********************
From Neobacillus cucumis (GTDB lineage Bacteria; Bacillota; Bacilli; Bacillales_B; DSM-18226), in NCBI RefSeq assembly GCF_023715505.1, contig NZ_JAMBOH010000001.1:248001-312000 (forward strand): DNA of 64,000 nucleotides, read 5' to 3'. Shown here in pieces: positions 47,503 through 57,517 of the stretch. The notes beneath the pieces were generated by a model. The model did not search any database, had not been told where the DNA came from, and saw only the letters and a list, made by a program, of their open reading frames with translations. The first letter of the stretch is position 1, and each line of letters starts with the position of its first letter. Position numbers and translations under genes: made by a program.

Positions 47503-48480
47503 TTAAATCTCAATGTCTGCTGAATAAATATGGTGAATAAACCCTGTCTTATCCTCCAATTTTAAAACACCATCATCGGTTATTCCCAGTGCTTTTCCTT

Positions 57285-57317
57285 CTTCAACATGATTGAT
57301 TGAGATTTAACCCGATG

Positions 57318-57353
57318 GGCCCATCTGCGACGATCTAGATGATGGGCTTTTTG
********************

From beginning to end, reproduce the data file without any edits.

From Neobacillus cucumis (GTDB lineage Bacteria; Bacillota; Bacilli; Bacillales_B; DSM-18226), in NCBI RefSeq assembly GCF_023715505.1, contig NZ_JAMBOH010000001.1:248001-312000 (forward strand): DNA of 64,000 nucleotides, read 5' to 3'. Shown here in pieces: positions 47,503 through 57,517 of the stretch. The notes beneath the pieces were generated by a model. The model did not search any database, had not been told where the DNA came from, and saw only the letters and a list, made by a program, of their open reading frames with translations. The first letter of the stretch is position 1, and each line of letters starts with the position of its first letter. Position numbers and translations under genes: made by a program.

Positions 47503-48480
47503 TTAAATCTCAATGTCTGCTGAATAAATATGGTGAATAAACCCTGTCTTATCCTCCAATTTTAAAACACCATCATCGGTTATTCCCAGTGCTTTTCCTT

Positions 57285-57317
57285 CTTCAACATGATTGAT
57301 TGAGATTTAACCCGATG

Positions 57318-57353
57318 GGCCCATCTGCGACGATCTAGATGATGGGCTTTTTG